Poor Sam... Should have chose to save Sam
I'm sorry, but hating on Laura for making an impossible choice just seems idiotic to me. Anatol threatens to kill a human or a Synth (incidentally, the only Synth child in the world) and when she saves the human, she is horrible? Stanley forgets all their talk about kindness rather than hate the only guy promoting violence? Sam chooses to leave people he said he liked seconds ago... to go with guys he just saw threatening others? The kids close the door on her..... rather than consol her and hate Anatol?
I see no reason for hating Laura. If anything, she shouldn't have chosen anyone and should have made a deal of pointing out how Anatol is the only irrational being there, but that takes an extra level of bravery when your kids are in the frickin' room.
Other than that, I feel like this was a great episode more because of the direction, editing and sound design than the actual content. The background music is always on point but this time around it just felt like the best ever, that scene with Max closing the gate was perfect, captured his anger/frustration wonderfully.
Content-wise, besides the Laura/Mia/Stanley plot... the Niska story felt mostly like a filler. Scenes in the rain were great and Niska is just awesome in all she does, but the story is too slow and leaves you with this feeling that they're just padding it out until the finale, the fight on this one was just a "hiccup" until she's back on track.
With Leo/Mattie it's more of the same, but worse, because with Niska at least you expect a payoff, but with these two... I could be wrong, but it doesn't seem to be going anywhere, it just feels way disconnected to everything else going on unless that spy girl ties them to the main plot somehow. The pregnancy added to it just feels dull.
Great episode artistically, frustrating one story-wise.
Poor Laura, blew it big time. For all of that "Great" talk, turns out to be nothing but "Talk". Really screwed the pooch with that decision, which now questions here very being. And this pregancy storyline, not really feeling it, perticular when she's under big time investigation of whomever this stalker lady works for.
When one thinks this show can't get any deeper in terms of ethics and morality, this episode manages to go further down that spiral.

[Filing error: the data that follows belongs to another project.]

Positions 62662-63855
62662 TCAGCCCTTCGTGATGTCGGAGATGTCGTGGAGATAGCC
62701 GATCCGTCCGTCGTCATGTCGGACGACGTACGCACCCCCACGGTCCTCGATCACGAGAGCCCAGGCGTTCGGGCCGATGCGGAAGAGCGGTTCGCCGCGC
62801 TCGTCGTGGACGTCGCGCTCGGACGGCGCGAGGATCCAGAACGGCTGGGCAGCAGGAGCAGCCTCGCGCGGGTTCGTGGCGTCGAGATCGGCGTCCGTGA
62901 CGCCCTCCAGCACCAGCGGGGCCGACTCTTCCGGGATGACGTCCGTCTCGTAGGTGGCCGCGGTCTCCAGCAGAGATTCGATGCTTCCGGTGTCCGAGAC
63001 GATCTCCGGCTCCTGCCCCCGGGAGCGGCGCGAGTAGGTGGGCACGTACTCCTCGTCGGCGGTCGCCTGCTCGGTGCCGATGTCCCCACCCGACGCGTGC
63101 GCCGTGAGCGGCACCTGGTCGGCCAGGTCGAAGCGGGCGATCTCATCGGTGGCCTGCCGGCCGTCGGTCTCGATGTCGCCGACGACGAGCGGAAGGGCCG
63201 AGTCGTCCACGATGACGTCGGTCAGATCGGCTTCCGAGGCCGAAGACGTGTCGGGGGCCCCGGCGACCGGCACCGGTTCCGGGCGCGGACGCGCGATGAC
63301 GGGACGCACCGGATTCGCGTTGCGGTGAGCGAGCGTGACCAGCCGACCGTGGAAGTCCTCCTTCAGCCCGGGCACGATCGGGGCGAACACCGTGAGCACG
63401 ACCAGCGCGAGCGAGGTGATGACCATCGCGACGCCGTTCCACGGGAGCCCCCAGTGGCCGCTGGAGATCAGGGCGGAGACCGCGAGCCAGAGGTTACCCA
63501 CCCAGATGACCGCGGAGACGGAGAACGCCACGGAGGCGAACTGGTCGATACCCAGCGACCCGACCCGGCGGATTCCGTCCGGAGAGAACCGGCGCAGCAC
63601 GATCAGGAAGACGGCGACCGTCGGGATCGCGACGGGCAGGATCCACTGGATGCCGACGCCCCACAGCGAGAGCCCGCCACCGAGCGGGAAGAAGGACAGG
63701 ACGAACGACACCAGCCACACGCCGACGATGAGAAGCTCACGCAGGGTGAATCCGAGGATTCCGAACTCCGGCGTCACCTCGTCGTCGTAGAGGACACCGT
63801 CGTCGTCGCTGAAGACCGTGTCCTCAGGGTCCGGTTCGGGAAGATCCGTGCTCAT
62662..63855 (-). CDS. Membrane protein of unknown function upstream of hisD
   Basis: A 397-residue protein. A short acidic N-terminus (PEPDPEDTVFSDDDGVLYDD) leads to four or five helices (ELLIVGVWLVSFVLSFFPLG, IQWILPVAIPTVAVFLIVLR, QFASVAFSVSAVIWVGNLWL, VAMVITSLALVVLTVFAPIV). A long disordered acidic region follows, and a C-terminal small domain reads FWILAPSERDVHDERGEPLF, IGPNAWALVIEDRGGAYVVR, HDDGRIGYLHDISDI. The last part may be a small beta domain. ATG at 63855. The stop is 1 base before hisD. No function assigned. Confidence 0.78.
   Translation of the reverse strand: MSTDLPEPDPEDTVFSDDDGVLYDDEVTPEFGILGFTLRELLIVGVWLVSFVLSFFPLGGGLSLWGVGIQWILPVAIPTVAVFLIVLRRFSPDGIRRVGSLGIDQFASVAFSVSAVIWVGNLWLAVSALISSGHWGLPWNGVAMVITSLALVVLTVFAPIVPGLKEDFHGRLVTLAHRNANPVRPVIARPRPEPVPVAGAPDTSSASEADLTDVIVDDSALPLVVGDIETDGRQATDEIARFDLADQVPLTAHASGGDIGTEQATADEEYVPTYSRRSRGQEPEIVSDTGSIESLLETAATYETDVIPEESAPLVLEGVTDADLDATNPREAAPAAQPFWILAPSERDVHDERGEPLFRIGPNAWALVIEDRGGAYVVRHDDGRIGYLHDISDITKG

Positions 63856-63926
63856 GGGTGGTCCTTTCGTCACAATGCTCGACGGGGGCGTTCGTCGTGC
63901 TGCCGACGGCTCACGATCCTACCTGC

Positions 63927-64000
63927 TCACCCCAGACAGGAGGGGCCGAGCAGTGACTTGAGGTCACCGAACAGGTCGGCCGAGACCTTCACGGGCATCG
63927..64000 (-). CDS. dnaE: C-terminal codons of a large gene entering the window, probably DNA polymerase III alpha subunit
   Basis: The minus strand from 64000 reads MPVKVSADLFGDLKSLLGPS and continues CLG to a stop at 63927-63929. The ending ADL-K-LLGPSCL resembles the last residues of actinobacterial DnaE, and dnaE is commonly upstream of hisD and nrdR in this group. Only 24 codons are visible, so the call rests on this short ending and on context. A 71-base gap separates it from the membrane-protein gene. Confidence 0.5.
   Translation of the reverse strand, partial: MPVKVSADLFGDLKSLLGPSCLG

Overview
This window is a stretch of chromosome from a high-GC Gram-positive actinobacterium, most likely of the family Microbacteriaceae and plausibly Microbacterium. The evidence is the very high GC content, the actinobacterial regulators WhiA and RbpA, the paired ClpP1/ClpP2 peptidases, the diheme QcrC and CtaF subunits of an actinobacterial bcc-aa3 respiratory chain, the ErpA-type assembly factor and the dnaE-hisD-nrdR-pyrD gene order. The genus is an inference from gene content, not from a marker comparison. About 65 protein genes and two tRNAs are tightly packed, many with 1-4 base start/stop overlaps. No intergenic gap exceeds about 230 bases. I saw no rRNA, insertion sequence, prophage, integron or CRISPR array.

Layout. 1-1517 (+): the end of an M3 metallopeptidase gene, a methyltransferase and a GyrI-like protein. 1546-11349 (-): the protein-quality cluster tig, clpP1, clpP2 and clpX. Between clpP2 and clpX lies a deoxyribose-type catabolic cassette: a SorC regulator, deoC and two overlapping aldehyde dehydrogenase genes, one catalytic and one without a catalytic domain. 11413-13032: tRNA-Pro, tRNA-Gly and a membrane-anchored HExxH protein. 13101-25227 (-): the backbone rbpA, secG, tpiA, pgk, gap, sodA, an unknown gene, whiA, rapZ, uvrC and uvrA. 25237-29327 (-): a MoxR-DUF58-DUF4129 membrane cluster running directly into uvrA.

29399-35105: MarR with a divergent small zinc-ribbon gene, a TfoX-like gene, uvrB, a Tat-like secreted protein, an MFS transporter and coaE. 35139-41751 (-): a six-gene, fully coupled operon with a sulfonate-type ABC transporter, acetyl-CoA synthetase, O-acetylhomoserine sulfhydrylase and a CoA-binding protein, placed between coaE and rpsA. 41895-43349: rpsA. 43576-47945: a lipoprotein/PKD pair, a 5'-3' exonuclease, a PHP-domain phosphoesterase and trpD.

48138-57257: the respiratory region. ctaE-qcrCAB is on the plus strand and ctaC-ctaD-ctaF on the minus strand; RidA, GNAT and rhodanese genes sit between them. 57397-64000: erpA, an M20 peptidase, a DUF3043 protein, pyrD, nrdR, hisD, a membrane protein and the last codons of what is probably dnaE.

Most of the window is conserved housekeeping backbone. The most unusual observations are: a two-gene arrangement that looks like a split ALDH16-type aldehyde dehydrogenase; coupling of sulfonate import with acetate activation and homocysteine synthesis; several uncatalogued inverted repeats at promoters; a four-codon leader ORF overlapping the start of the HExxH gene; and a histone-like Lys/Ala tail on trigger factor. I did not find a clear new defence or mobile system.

What bothers me is that humans are trying to find a way to cope with synths, whereas the synths seem to have become a little too focused on overpowering humans. Synths can feel, but they're feeling all the wrong feelings and aren't open for dialogue (I'm referring to the rising rebellion against humans), so their actions end up contradicting their intentions. I wish there was more of a nuance between heroes and villains, a blurred dichotomy indistinguishable to the viewer, but, unfortunately, the show seems to be heading for the usual cop-out of us vs. them (mankind vs. the evil robots).
A brilliant yet deeply flawed episode that at once stands out from the rest of season 3 yet painfully underlies its flaws.
The scene where Mia speaks before the Commission is the best one I've seen in the entire series, and the way event unfolds during and after was a true turning point for the story. Tragic, complex, personal yet global.
Then Laura's choice... The sequence was over-engineered and unrealistic. Why didn't Laura say "These are both living human beings and I choose neither"? It was crystal-clear Anatole's purpose was to show to Stanley that humans plaved synth lives below theirs, and still Laura played right into his hands. A badly-written scene that's all the most frustrating that it has massive consequences for the rest of the story.
Such a frustrating, brilliant episode.
Do all shows have to go down such cliché paths...? I mean people getting so emotional, when the choice is obviously a test, and choosing the random human would've made more sense, anyway.